George Eastman


George Eastman was born in Waterville, New York, United States on July 12th, 1854 and is the Entrepreneur. At the age of 77, George Eastman biography, profession, age, height, weight, eye color, hair color, build, measurements, education, career, dating/affair, family, news updates, and networth are available.

Date of Birth
July 12, 1854
United States
Place of Birth
Waterville, New York, United States
Death Date
Mar 14, 1932 (age 77)
Zodiac Sign
Entrepreneur, Inventor, Philanthropist, Photographer
George Eastman Height, Weight, Eye Color and Hair Color

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George Eastman Religion, Education, and Hobbies
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George Eastman Career

In 1884, Eastman patented the first film in roll form to prove practicable; he had been tinkering at home to develop it. In 1888, he developed the Kodak camera ("Kodak" being a word Eastman created), which was the first camera designed to use roll film he had invented.

Eastman sold the camera loaded with enough roll film for 100 exposures. When all the exposures had been made, the photographer mailed the camera back to Kodak in Rochester, along with $10. The company would process the film, make a print of each exposure, load another roll of film into the camera, and send the camera and the prints to the photographer. Eastman coined the advertising slogan, “You press the button, we do the rest,” which quickly became popular among customers. At first, no other company could process the film or sell the unexposed film. In 1889 he first offered film stock, and by 1896 became the leading supplier of film stock internationally. He incorporated his company under the name Eastman Kodak, in 1892. As film stock became standardized, Eastman continued to lead in innovations. Refinements in colored film stock continued after his death.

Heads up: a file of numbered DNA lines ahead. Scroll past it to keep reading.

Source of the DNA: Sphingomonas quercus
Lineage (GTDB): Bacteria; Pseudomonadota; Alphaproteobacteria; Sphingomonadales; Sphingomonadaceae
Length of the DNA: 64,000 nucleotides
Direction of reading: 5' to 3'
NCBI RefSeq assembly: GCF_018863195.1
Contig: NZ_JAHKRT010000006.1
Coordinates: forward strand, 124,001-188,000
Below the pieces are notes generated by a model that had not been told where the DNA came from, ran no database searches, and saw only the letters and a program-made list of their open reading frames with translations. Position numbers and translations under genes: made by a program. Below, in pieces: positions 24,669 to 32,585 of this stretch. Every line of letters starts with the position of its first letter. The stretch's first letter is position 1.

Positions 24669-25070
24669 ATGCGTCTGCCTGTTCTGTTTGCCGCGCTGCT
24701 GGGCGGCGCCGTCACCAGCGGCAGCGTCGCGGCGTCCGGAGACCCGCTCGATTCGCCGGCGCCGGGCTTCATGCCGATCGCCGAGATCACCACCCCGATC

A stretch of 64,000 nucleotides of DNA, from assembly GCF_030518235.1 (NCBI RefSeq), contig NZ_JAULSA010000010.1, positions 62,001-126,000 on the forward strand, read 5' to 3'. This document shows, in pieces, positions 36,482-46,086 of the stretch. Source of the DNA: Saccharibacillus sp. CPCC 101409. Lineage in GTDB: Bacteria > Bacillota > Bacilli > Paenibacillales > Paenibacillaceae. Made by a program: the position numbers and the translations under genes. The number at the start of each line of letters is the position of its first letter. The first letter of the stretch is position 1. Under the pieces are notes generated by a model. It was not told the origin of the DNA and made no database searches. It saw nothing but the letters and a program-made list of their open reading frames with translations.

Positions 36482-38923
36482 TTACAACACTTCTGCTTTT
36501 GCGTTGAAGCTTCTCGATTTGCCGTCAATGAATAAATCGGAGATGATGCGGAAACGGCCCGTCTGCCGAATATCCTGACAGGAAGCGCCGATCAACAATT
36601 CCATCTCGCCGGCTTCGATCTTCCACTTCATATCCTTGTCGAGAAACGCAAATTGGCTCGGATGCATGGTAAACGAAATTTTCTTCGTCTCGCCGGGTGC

In an era of growing trade union activities, Eastman sought to counter the union movement by devising worker benefit programs, including, in 1910, the establishment of a profit-sharing program for all employees. Considered to be a progressive leader for the times, Eastman promoted Florence McAnaney to be head of the personnel department. She was one of the first women to hold an executive position in a major U.S. company.